In addition to his penchant for road rage, Dusty Foggo certainly seems to have known how to treat a lady.

The sentencing memo tells how, after Foggo moved from overseas to the CIA's headquarters -- leaving his wife and family behind -- he managed to get a Langley job for his mistress too. Then, when the mistress's performance was criticized by a highly-decorated supervisor, Foggo got the supervisor fired, telling his mistress she could "thank him later."

Since at least mid-2004, Foggo had had his eyes on ER, a woman he met at the Overseas Location. When Foggo returned to Headquarters in November 2004, his family remained overseas. With his family far away, he moved quickly to bring ER much closer by recruiting her to the CIA. Foggo brought ER to headquarters in November 2004 and introduced her to several officials, effectively endorsing her as a candidate for employment. Shortly thereafter, ER applied for a position with the CIA's Office of General Counsel ("OGC"). She was interviewed later that month.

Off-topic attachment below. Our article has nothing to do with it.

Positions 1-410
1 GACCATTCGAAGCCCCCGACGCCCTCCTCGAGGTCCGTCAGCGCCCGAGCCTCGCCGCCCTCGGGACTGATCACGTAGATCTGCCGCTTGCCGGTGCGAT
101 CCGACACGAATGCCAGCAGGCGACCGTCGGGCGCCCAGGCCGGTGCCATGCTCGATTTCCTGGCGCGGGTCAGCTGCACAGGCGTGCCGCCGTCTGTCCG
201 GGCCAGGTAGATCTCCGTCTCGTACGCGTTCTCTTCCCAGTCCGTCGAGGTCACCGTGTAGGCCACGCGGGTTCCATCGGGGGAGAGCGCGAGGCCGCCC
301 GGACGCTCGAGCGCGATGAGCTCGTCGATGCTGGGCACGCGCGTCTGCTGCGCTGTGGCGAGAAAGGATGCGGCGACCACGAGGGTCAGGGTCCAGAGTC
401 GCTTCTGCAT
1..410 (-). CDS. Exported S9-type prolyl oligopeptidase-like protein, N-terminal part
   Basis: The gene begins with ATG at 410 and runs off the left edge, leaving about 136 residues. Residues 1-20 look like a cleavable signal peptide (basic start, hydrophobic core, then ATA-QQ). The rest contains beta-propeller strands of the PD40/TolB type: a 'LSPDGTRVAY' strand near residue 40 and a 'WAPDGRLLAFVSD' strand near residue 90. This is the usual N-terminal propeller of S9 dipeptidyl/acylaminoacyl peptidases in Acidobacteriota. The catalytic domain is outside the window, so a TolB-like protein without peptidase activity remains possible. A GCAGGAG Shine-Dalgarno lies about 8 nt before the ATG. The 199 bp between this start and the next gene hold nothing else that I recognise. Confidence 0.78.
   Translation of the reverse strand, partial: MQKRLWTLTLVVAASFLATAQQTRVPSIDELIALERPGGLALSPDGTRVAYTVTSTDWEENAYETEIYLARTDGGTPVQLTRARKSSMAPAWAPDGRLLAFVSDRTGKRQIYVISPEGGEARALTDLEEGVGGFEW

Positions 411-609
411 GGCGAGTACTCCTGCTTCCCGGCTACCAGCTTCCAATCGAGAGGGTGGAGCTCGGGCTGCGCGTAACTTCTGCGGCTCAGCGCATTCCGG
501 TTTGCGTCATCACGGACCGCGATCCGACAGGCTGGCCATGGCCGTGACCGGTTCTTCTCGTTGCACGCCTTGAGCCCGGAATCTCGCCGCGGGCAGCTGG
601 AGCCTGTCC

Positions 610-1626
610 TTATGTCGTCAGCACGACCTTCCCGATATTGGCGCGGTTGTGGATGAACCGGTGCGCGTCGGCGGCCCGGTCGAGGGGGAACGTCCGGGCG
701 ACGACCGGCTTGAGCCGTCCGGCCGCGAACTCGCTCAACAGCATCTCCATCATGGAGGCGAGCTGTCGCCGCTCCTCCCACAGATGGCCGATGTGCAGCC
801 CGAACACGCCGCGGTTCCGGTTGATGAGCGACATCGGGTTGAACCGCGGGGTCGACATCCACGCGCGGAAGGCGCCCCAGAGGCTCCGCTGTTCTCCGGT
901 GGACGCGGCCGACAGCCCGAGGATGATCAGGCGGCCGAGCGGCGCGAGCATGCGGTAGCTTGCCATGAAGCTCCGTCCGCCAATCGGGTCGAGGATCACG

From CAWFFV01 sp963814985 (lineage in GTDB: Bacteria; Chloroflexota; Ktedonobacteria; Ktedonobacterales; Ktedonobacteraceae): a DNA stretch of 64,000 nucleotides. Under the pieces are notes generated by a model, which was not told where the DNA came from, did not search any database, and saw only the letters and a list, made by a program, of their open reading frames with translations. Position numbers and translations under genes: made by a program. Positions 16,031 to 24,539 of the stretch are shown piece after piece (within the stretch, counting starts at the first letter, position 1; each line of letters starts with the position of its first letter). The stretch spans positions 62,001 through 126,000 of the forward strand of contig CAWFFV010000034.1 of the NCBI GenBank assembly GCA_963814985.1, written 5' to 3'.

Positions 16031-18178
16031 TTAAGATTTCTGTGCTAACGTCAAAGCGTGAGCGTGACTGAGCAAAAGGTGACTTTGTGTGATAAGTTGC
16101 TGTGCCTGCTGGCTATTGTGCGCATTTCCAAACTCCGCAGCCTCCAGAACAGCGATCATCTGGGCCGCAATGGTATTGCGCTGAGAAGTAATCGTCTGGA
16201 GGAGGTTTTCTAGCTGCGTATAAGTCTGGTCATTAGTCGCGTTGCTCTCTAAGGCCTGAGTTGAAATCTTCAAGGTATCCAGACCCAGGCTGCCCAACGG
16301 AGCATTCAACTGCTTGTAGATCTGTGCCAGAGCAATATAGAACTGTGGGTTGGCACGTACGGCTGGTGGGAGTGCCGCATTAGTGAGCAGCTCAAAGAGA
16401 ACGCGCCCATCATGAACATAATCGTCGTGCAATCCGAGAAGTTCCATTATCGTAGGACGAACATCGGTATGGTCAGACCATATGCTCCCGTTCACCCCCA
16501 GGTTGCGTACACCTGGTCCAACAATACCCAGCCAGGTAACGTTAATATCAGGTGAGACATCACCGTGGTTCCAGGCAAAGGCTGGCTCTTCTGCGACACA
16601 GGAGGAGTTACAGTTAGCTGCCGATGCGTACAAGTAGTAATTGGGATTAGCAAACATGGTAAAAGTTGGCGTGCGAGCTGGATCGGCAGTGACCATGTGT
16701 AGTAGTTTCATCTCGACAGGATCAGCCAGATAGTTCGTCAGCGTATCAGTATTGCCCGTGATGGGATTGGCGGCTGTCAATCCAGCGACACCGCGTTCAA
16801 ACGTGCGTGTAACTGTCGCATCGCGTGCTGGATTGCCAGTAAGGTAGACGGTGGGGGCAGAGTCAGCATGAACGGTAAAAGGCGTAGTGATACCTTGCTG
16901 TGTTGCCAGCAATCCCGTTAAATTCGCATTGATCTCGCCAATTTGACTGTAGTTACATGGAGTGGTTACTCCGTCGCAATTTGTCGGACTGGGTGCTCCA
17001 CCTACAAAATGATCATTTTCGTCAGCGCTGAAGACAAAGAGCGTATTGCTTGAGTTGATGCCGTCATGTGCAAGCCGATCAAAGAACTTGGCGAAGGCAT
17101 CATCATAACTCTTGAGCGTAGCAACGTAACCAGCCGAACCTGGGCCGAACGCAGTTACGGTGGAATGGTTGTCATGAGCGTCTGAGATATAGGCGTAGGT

As CIA hiring officials began to investigate ER's background, however, they learned of problems in her previous government employment that precluded her from employment with the CIA: she had engaged in improper conduct with a superior and had impeded the Inspector General's investigation of the conduct by destroying evidence. As a result, on or about February 28, 2005, a CIA official sent ER a rejection letter.

In the meantime, Foggo had arranged for his family to remain overseas - at the public's expense - and his relationship with ER had become sexual in nature. The rejection of her employment application infuriated Foggo. He summoned the Managing Associate General Counsel (the "MAGC"), to his office, where Foggo insisted that ER was vital to TK. When the MAGC raised his concerns about the Inspector General's report regarding ER's conduct, Foggo twice warned him to be careful how he referred to ER.

Far from debunking the IG's report of ER's conduct, Foggo was actively engaged in the same type of relationship with her. Nevertheless, Foggo forced OGC to hire ER. After OGC relented, Foggo pressured CIA employees to expedite the completion of ER's vetting, including having her paperwork tagged as an "ExDir Interest."